Blow the Trumpet in Zion
On the previous page it was suggested that verses 12-14 include a message of repentance for God's army to give to the world. Joel now goes on to emphasize the need to give this message urgently in light of a coming event, the coming of the bridegroom or the Second Coming.
"Blow the trumpet in Zion, sanctify a fast, call a solemn assembly: Gather the people, sanctify the congregation, assemble the elders, gather the children, and those that suck the breasts: let the bridegroom go forth of his chamber, and the bride out of her closet." (Joel 2:15-16)
What day is this referring to? Among the feasts, that are also called assemblies, one is designated as a fast - the Day of Atonement. In this whole situation, my understanding is that the bridegroom is Jesus, the bride is the 144,000 and the guests at the wedding are the great multitude, those saved in response to the giving of the last message by God's army, the 144,000. All ages are included in this gathering from nursing babies to the elderly.
"Let the priests, the ministers of the LORD, weep between the porch and the altar, and let them say, Spare thy people, O LORD, and give not thine heritage to reproach, that the heathen should rule over them: wherefore should they say among the people, Where is their God?" (Joel 2:17)
The priesthood is made up of those ministers of the Lord. In the time of the last days this would be God's army the 144,000.
"Ye also, as lively stones, are built up a spiritual house, an holy priesthood, to offer up spiritual sacrifices, acceptable to God by Jesus Christ." (1 Peter 2:5)
In Peter's understanding and that of other New Testament writers, he was living in anticipation of his Lord's soon Second Coming. This can be seen even in Peter's quoting of Joel:
"But this is that which was spoken by the prophet Joel; And it shall come to pass in the last days ..." (Acts 2:16-17)
Evidently, he saw the believers of that time as the priesthood, replacing the previous Levitical priesthood. (see also 1 Peter 2:9, Hebrews 7:12, Revelation 1:6, 5:10)
The days ahead will be troublous times. This prophecy points to a time when God's people will need:
"And shall not God avenge his own elect, which cry day and night unto him, though he bear long with them? I tell you that he will avenge them speedily. Nevertheless when the Son of man cometh, shall he find faith on the earth?" (Luke 18:7-8)
The phrase "... when the Son of man cometh ..." indicates an end-time context.
The Whole Earth is His
"Then will the LORD be jealous for his land, and pity his people." (Joel 2:18)
Some people take this to mean the Holy Land and the Jewish people but when we consider it in an end-time context it would include the whole earth and all of His loyal people of whatever ethnicity. For more on the question of the distinction of the Jewish people see this study.
"And Moses said unto him, As soon as I am gone out of the city, I will spread abroad my hands unto the LORD; and the thunder shall cease, neither shall there be any more hail; that thou mayest know how that the earth is the LORD'S." (Ex 9:29)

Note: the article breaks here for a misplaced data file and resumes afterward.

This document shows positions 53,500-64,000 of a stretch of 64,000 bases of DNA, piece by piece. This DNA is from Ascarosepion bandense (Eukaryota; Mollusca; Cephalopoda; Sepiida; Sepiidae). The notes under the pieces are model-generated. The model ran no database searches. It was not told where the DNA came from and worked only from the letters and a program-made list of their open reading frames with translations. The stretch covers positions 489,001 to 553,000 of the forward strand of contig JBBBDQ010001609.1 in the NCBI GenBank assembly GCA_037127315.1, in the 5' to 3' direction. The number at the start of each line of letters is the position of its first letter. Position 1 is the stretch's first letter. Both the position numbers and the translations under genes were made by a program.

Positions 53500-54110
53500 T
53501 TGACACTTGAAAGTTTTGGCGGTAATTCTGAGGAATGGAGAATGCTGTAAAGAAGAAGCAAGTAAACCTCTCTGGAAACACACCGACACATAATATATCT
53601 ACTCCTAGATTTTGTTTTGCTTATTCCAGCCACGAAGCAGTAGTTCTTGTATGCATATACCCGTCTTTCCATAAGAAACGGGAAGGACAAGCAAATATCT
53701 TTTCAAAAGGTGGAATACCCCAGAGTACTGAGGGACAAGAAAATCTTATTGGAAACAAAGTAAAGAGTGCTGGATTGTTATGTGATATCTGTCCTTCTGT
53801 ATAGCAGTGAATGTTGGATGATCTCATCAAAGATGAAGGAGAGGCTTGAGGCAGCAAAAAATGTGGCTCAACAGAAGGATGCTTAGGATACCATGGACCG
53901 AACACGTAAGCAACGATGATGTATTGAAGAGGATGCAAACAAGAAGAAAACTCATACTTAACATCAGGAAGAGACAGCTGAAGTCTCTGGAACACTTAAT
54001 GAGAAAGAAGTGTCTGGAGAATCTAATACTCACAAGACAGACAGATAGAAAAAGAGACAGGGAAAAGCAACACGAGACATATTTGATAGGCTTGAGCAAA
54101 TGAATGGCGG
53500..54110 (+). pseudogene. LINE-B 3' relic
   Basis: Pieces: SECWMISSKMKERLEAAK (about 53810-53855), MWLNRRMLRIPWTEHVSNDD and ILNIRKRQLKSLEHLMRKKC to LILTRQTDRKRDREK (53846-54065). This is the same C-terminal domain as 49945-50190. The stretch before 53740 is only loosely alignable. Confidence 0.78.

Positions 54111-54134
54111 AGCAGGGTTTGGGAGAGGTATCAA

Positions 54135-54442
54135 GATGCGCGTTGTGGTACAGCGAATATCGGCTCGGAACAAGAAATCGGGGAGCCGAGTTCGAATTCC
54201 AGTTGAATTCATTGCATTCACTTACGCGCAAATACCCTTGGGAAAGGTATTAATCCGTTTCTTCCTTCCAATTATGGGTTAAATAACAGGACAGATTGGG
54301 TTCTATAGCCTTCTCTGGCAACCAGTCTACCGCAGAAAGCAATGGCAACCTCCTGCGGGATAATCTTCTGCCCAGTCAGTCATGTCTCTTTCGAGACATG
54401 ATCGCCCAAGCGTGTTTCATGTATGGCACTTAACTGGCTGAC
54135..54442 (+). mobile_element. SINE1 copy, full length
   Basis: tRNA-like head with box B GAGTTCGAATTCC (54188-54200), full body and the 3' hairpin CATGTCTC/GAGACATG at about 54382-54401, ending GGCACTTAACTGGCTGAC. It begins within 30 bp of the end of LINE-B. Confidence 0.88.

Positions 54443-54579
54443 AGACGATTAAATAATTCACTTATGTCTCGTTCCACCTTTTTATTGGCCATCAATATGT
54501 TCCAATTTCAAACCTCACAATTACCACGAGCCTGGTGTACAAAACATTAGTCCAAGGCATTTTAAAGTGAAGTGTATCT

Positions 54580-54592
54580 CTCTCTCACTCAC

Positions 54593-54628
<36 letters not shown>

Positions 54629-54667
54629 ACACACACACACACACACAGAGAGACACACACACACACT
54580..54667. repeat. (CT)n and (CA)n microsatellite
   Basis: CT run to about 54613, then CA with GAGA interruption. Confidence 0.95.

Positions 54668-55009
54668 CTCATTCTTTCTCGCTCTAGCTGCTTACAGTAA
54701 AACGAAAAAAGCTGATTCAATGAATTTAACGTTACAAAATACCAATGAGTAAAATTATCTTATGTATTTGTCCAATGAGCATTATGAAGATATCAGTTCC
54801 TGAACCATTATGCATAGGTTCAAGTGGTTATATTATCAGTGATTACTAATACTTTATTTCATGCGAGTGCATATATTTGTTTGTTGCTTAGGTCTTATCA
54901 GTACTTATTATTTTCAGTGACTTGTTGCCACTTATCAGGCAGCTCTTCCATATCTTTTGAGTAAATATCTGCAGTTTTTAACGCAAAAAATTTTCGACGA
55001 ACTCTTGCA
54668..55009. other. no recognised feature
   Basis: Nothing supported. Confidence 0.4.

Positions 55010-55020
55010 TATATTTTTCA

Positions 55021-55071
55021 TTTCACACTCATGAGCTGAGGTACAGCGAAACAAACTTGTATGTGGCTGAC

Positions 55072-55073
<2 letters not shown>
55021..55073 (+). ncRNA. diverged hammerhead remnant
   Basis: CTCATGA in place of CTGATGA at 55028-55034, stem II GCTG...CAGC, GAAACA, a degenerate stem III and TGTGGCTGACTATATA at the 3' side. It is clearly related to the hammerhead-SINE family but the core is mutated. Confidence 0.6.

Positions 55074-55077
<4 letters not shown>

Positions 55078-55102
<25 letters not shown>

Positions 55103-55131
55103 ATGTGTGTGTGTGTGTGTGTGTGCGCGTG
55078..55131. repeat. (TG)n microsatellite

In a sense we all, good and bad alike, are God's people which is why He will pour out His Spirit on all flesh (verse 28).
No Longer a Reproach
"Yea, the LORD will answer and say unto his people, Behold, I will send you corn, and wine, and oil, and ye shall be satisfied therewith: and I will no more make you a reproach among the heathen:" (Joel 2:19)
The promise is that his people will be no longer a reproach but will be, at least by some, esteemed. Jesus' promise (if you could call it that) to all His followers was that "they will also persecute you." (John 15:20) However, the point will come where many will recognize that God's people have the truth and will seek them for it.
"Thus saith the LORD of hosts; In those days it shall come to pass, that ten men shall take hold out of all languages of the nations, even shall take hold of the skirt of him that is a (spiritual) Jew, saying, We will go with you: for we have heard that God is with you." (Zech 8:23)
Doing Great Things
"But I will remove far off from you the northern army, and will drive him into a land barren and desolate, with his face toward the east sea, and his hinder part toward the utmost sea, and his stink shall come up, and his ill savour shall come up, because he hath done great things." (Joel 2:20)
"The northern army" may represent spiritual or end-time Babylon who will oppress God's people. "He hath done great things"(the margin says "he hath magnified to do") sounds like Babylon.
"And the king shall do according to his will; and he shall exalt himself, and magnify himself above every god, and shall speak marvellous things against the God of gods, and shall prosper till the indignation be accomplished: for that that is determined shall be done. Neither shall he regard the God of his fathers, nor the desire of women, nor regard any god: for he shall magnify himself above all." (Dan 11:36-37)
"Fear not, O land; be glad and rejoice: for the LORD will do great things. Be not afraid, ye beasts of the field: for the pastures of the wilderness do spring, for the tree beareth her fruit, the fig tree and the vine do yield their strength." (Joel 2:21-22)
In the end, it will be the Lord who does truly "great things." This passage may, in some way, relate back to verse 3 which says "the land is as the garden of Eden before them." Trees are a symbol of leaders of the people as opposed to grass, the people. The fig tree and vine are symbols of prosperity and peace.The last days will be a time of intense activity and critical decisions. The next page gives Joel's description of the latter rain that will be poured out in preparation for that time.
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